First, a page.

Thanedar puts $2.7 million more in gubernatorial campaign
LANSING, Mich. (AP) — Democrat Shri Thanedar reported Tuesday that he put $2.7 million more into his gubernatorial campaign last week, bringing the total investment of his own money to nearly $6 million.
That is roughly the same amount that self-funder and then-political newcomer Rick Snyder spent on his successful 2010 campaign for governor.
The little-known Thanedar, a scientist and immigrant from India who jumped into the race in June, said he has to spend big to raise his name identification with voters and to serve in Lansing without being “beholden” to corporate interests. He renewed his call for other candidates to not accept donations from candidate, business or corporate-backed political action committees — a much easier move for him to make given his own personal fortune.
He has raised just $1,500 from other donors and has spent about $281,000.
“I need and want to take my ideas all over Michigan, and it’s going to take lot of money to do that. It’s a big state,” said Thanedar, who has called for a graduated income tax, higher minimum wage and increased spending on education and infrastructure. He said he wants to “disrupt” the Democratic primary and avoid an early “coronation” of front-runner Gretchen Whitmer.
He released his latest campaign-finance report a day before the deadline. He had nearly $5.7 million in cash on hand as of Friday, which is expected to outpace others in the Democratic and Republican fields.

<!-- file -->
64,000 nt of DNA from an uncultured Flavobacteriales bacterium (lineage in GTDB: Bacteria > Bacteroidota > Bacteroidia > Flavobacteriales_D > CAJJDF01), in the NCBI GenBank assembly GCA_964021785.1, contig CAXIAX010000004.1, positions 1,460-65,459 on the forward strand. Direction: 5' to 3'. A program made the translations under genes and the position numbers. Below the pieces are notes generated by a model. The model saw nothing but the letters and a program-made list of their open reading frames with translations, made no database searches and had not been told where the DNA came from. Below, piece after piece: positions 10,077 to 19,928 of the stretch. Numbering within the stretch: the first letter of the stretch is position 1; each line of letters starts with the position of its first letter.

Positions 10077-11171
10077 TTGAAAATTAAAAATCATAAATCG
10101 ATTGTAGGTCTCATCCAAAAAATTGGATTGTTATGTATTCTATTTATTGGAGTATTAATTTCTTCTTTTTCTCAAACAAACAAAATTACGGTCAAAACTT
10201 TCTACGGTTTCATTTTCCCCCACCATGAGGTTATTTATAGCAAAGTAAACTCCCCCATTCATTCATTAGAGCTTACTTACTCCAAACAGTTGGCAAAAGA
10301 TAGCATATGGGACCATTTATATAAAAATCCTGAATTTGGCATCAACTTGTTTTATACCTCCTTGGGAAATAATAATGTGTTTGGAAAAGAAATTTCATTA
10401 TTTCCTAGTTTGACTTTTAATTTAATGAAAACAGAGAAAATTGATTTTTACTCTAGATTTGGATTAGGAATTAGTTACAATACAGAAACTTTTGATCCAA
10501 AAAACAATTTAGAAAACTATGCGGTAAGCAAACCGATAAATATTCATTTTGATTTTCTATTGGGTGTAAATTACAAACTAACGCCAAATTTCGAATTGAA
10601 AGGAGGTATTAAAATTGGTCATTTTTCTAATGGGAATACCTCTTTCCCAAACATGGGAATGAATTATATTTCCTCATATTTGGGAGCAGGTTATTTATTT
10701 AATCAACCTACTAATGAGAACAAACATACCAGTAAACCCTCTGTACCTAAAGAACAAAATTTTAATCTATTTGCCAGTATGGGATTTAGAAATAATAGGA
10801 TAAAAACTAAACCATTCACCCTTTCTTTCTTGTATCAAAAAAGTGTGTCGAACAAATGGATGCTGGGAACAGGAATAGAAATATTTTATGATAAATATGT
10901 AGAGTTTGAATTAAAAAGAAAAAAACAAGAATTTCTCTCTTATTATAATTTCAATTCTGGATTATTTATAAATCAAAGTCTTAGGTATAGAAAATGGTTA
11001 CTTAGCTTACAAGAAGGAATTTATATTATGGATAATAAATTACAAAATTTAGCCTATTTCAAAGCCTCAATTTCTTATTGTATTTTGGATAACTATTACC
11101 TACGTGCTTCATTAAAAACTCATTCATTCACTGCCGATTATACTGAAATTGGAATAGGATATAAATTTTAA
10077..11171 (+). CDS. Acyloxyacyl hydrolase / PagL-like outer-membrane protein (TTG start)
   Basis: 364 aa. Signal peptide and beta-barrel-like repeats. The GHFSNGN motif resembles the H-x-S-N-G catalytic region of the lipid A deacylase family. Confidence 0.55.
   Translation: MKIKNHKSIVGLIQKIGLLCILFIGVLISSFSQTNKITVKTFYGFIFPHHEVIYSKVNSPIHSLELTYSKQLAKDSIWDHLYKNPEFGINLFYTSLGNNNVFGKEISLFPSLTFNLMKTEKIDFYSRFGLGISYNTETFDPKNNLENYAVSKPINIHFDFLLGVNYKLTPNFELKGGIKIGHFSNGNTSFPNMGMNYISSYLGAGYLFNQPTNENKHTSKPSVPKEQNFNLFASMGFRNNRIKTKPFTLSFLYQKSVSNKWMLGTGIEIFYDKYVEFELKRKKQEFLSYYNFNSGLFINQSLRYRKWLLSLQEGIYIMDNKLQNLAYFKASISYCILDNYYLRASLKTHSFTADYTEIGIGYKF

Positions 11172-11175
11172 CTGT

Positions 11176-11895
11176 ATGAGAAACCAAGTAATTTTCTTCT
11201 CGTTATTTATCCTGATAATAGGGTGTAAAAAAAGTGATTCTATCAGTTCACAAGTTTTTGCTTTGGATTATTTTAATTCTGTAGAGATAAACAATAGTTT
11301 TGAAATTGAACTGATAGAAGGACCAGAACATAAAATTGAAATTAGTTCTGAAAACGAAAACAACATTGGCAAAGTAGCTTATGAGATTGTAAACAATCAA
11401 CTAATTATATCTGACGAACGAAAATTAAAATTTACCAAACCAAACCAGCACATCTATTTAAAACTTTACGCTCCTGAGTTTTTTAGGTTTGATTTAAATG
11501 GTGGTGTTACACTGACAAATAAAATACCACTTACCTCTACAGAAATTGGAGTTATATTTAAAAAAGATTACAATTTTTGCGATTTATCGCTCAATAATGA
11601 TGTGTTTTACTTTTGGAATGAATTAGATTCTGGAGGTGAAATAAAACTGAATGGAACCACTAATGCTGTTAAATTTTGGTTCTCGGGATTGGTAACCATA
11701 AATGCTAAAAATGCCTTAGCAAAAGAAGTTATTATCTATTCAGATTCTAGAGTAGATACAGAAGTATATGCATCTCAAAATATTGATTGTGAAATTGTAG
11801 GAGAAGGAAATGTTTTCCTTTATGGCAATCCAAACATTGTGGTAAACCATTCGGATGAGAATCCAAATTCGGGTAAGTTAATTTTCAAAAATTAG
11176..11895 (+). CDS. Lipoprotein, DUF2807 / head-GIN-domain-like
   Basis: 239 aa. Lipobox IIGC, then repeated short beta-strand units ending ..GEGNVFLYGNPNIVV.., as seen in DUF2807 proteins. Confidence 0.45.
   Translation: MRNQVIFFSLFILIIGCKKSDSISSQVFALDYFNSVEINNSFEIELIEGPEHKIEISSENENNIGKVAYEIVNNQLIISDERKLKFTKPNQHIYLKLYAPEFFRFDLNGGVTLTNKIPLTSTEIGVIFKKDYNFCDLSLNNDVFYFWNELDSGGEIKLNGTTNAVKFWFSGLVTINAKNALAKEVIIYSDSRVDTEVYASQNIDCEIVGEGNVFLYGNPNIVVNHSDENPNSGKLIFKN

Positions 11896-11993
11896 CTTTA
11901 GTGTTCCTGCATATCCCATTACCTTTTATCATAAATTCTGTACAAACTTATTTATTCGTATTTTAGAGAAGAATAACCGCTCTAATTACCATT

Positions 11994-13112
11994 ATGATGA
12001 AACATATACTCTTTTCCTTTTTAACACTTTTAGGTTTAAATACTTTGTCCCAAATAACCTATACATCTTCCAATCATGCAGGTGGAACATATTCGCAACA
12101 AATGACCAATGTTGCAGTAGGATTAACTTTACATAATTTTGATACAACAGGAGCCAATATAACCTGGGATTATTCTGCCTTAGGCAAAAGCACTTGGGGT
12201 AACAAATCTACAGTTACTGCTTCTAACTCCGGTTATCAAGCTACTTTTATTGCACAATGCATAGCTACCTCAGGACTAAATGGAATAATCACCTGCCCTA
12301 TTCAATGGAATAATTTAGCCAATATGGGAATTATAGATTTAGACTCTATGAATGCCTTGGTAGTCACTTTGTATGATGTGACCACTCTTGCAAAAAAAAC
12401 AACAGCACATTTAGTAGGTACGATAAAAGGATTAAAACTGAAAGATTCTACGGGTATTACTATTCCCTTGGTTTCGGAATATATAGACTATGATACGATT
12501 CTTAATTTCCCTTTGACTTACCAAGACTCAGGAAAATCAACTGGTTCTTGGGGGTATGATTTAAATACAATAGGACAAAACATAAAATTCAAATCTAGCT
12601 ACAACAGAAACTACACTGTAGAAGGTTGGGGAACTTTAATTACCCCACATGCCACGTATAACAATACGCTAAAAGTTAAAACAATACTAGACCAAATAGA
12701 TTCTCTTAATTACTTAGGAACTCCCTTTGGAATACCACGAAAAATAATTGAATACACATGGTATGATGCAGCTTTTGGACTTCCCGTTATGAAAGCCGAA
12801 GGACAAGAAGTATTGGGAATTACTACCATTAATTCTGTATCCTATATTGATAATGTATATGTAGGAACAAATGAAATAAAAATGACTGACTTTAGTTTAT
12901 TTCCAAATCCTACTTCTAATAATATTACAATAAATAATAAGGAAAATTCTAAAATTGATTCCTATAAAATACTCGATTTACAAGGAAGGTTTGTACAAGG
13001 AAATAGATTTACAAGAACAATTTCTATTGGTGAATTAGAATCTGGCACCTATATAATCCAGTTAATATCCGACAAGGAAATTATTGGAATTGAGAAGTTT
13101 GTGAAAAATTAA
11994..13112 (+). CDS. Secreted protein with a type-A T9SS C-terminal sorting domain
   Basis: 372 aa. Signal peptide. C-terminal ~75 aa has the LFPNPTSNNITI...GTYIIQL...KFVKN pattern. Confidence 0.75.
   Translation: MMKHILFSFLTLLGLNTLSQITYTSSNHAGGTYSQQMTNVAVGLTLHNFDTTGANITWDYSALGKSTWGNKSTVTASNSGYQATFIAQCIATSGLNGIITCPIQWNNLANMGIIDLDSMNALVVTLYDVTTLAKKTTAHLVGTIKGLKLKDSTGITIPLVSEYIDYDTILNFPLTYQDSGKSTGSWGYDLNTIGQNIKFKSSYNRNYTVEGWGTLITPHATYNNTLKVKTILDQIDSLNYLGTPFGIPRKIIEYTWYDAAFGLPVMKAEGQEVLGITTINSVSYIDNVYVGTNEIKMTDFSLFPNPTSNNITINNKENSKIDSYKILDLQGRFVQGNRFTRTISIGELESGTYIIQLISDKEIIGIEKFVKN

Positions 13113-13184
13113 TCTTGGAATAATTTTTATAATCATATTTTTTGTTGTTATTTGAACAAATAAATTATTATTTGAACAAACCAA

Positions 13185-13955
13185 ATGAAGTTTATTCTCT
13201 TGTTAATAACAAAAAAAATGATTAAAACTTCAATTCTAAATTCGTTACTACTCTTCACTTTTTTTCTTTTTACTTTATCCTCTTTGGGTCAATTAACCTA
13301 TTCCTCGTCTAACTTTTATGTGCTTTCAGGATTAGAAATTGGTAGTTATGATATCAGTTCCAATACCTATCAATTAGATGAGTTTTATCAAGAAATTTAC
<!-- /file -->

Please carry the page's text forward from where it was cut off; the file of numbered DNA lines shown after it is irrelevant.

Whitmer, who will file Wednesday, said she raised at least $765,000 in the last three months and has collected $2.3 million overall. Democrat Abdul El-Sayed will wait until Wednesday to report his finances.
Thanedar called Whitmer, a former legislative leader, and GOP front-runner Bill Schuette, the state attorney general, “career politicians” with “political baggage” who have taken donations from corporate PACs. Corporations, he said, “get away with all kinds of things” including not paying their fair share of taxes and polluting the environment.
Whitmer’s campaign, while not directly addressing Thanedar’s criticism, said 84 percent of the 13,000-plus donations she has received this year were for $100 or less and 83 percent came from Michigan donors.
“Gretchen Whitmer has built such an incredible movement of local grassroots support because the people of Michigan are ready for change, and they know that she’ll work with anyone who wants to solve problems and take on anyone who stands in our way,” spokeswoman Annie Ellison said. Whitmer has secured endorsements from labor unions and elected Democrats.
Unlike Thanedar and Republican candidate Jim Hines, who has given his own campaign more than $400,000, other gubernatorial candidates will be eligible for up to $990,000 in public funding for the August 2018 primary. They must raise at least $75,000 in contributions of $100 or less to qualify for matching funds.
Snyder, a Republican, cannot seek a third term due to term limits.